When you read this long passage of Everyman [when he turns to good deeds) what do you feel for him? Do you feel sorry for his desperate situation?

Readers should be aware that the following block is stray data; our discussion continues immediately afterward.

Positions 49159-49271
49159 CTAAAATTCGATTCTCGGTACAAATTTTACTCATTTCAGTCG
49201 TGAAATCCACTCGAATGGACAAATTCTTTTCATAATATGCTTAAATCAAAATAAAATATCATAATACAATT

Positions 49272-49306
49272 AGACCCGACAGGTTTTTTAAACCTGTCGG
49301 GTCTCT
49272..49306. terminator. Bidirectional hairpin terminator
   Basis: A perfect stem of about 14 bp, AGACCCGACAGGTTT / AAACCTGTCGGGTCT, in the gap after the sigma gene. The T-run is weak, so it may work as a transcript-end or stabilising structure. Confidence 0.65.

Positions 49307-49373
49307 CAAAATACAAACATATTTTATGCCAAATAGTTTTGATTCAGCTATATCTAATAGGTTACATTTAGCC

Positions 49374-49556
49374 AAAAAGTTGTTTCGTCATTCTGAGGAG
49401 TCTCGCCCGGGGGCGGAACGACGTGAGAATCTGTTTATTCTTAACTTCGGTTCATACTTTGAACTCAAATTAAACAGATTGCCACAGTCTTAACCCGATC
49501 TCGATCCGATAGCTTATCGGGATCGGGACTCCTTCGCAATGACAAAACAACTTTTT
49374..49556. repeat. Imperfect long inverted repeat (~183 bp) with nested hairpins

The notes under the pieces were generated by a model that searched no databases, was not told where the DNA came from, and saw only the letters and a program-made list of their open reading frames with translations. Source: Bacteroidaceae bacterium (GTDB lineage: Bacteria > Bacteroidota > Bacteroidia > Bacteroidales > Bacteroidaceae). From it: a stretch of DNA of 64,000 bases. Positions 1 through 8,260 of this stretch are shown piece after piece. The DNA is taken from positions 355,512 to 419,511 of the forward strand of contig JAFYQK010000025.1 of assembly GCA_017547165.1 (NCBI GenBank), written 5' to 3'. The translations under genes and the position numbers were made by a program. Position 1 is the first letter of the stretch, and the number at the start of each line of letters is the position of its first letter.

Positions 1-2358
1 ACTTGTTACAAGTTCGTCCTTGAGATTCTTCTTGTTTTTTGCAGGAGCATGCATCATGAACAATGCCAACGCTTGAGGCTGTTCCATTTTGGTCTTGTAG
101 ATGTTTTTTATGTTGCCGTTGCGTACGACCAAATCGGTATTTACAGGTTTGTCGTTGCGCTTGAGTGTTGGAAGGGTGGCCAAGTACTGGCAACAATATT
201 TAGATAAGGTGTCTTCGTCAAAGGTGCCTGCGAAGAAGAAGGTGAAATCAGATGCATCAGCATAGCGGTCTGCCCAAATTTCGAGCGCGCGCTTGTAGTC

It is important to remember this drama’s source and its raison d’etre. It began as an oral piece, performed for its religious instructive value. As an extended metaphor acted out to mostly illiterate audiences, it was not meant to be “psychological” (the characters are not whole human beings, but only symbolic representations of abstract ideas, like Friendship and Kin), so the only “emotion” the anonymous playwright was interested in was the effect on the audience member’s subsequent behavior. The immediate reaction to the Good Deeds episode should have been “Oh, I get it. My earthly good deeds will accompany me to the grave and to my judgment day, but my friends, my wealth, etc. will desert me.” There is little support for a belief that the audience member identified per se with the Everyman character (or feel sorry), except insofar as he was warned about his earthly priorities in time to save his soul. Was the audience chagrined about the loss of wealth, etc.? No, merely admonished for past mistakes in priorities.